Sunday, September 19, 2021


(Excerpts of Dr. Friday’s presentation on the debate of the Finance Bill 2021)

The Finance Bill 2021, while it is a single revenue measure, comes out of the Budget address that we debated recently. It does have very significant effect and consequences. We know what the intention of the Bill is.

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The Honourable Minister said that it was to provide funding for our participation in a number of regional institutions; some of long standing and are performing useful functions in our region. However, the good intention on one hand is not the only way in which to measure the effect of having this Bill come to parliament at this time.

During the Budget debate, the matter was raised and objections were mentioned from this side of the House.  I think the full implications of the one percentage point increase which in the Budget address was written as one percent increase. In reality, the one percentage point increase amounts to a 20% increase in the Customs Service Charge because it goes from 5% to 6%. The other factor to be considered and to be weighed against the good intention that the minister pointed out to this tax, is the fact that this tax is going to affect a broad range of items.

We are a small open economy; virtually everything we consume especially manufactured goods, medicine, clothing, school supplies, food items, pasta, rice, cooking oil, corned beef, sausages, Irish-potatoes, automobiles, everything is imported. The Customs Service Charge affects a broad range of items and therefore, its economic impact can be masked by saying that its only one percentage point increase from 5% to 6%, and it’s only the Customs Service Charge and not the custom duties themselves.

 My understanding is that the minster hopes to raise between eight and nine million dollars from this single measure that occupies his two or three lines in his Budget address. He virtually congratulated himself into saying that he didn’t intend it to be a Budget in which to raise taxes. Well if you didn’t intend it to be, then don’t raise taxes.

So, we have the increase and secondly it covers a wide range of items so that when you go to the grocery store and you full your trolley, everything you put in there would have been affected by this tax so that a basket of goods will now cost more to everybody who shops; whether you are earning $10,000 or $100,000 a year.

You’ve got to eat, whether you are rich or poor, you’ve got to be clothed, you need shelter. Therefore, the cement, galvanize, plywood, ‘two by four’,  that you use to build your ‘shack’ or the tiles, fixtures for the bathroom and paint, if you are building a bigger house, all will be affected by this tax.

When we raised the issue in the Budget, it was to remind the minister that it was something to be reconsidered and at the time it was a proposal. The opposition having flagged the matter as one of concern, hoping that it was possible that the minister would have said let’s hold off on this; but the first measure in this parliament is again to raise tax.

Let us not get into a debate about whether CARPHA is valuable, we know it is, or PAHO is valuable, we know it is, or the Seismic Research Centre, we know it is. We are using these services now and we have become familiar with them providing the services, so the minister thinks that it is therefore easy for people to accept that this is something they should pay more for. We are not paying the institutions more but the people of the country are being asked to pay more out of their pockets.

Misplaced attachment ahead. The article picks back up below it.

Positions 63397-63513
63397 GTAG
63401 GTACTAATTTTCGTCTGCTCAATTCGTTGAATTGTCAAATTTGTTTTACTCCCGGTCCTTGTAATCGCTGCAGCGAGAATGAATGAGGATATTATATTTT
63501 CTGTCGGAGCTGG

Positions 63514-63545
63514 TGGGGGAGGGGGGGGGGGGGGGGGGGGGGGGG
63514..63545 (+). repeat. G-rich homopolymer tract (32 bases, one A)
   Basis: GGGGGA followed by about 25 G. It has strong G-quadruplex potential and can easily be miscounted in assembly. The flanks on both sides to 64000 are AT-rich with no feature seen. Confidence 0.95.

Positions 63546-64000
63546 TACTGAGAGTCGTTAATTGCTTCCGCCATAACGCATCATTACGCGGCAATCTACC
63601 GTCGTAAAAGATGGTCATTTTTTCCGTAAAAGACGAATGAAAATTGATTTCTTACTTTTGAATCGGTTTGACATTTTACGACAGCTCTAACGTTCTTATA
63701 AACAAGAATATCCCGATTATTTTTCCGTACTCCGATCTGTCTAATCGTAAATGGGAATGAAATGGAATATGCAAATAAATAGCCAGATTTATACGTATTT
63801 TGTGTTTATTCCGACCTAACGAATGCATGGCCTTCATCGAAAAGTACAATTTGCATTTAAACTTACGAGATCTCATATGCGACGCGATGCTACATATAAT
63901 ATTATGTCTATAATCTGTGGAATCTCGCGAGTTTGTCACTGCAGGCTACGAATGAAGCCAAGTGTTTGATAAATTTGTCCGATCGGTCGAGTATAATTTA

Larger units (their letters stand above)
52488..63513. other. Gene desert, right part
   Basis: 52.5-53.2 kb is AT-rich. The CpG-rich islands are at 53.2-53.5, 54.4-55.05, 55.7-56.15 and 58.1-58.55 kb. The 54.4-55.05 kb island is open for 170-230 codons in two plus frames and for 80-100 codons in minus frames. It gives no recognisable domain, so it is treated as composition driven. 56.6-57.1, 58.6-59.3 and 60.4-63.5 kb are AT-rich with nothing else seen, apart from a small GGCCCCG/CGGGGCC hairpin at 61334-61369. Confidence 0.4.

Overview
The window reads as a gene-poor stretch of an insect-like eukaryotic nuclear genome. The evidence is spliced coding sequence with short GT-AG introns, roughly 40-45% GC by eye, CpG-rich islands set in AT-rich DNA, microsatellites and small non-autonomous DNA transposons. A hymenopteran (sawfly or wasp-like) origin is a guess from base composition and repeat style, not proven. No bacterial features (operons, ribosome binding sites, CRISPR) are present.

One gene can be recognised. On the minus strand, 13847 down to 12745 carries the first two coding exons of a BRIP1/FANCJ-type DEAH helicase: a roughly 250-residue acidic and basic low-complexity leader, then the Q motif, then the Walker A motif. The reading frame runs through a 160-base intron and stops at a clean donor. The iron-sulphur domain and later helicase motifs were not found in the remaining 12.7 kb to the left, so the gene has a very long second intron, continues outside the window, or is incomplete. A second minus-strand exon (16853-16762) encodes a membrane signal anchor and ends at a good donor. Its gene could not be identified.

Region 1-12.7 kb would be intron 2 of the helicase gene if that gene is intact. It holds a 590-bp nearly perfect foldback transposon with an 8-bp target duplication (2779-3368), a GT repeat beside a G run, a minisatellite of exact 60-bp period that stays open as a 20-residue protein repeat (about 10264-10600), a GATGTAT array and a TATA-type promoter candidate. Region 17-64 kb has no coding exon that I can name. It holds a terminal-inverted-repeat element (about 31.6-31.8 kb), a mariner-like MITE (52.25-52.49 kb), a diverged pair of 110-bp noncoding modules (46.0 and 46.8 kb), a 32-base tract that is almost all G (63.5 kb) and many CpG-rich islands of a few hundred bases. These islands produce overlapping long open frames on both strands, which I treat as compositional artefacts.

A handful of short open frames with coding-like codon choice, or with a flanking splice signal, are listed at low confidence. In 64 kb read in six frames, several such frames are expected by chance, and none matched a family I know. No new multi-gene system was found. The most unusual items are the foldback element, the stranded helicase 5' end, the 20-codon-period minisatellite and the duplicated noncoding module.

The other implication is that this tax adds to the value of goods coming into the country upon which the VAT is then assessed. So, in effect it indirectly raises not the rate of the VAT but the actual amount the government may collect from the VAT because the value of the commodities will be increased with the service charge added and then the VAT is calculated upon it. That is another broadening of the effect of this seemingly innocuous tax. It is far from innocuous.

It is intended to raise between eight and nine million dollars.  This is what I have seen in the public domain. If the value of import to this country is about $1 billion, it will raise about $10 million. This is coming at a time when we can hardly afford this. People are having a difficult time.

Businesses are closing, landlords are clamouring for their rent. I suspect the Minister in his Ministerial Statement setting out all the various things that they have done to assist persons who have been affected directly by COVID, the formal sector of employees, to say that the government continues to provide some assistance, but we all know the assistance that was provided last year that we supported in this House and called for the broadening of it, so that the vendors and informal workers would also benefit from it.

When we spoke about it during the Budget debate, we raised some of these implications but now we have a situation where the people of the country are feeling the pain and there is no further relief.  If the government is saying that they are continuing to provide assistance through the NIS, even the NIS is saying, we can’t go no more, you got to carry it now as government.

When they say they are going to give the omnibus operators between $500 and $600 for a one month payment, that is not assured because they are still in negotiations. That does not capture the level of anxiety and the pain the ordinary people are feeling in this country. Therefore, anything that makes that harder upon them is unconscionable at this time.

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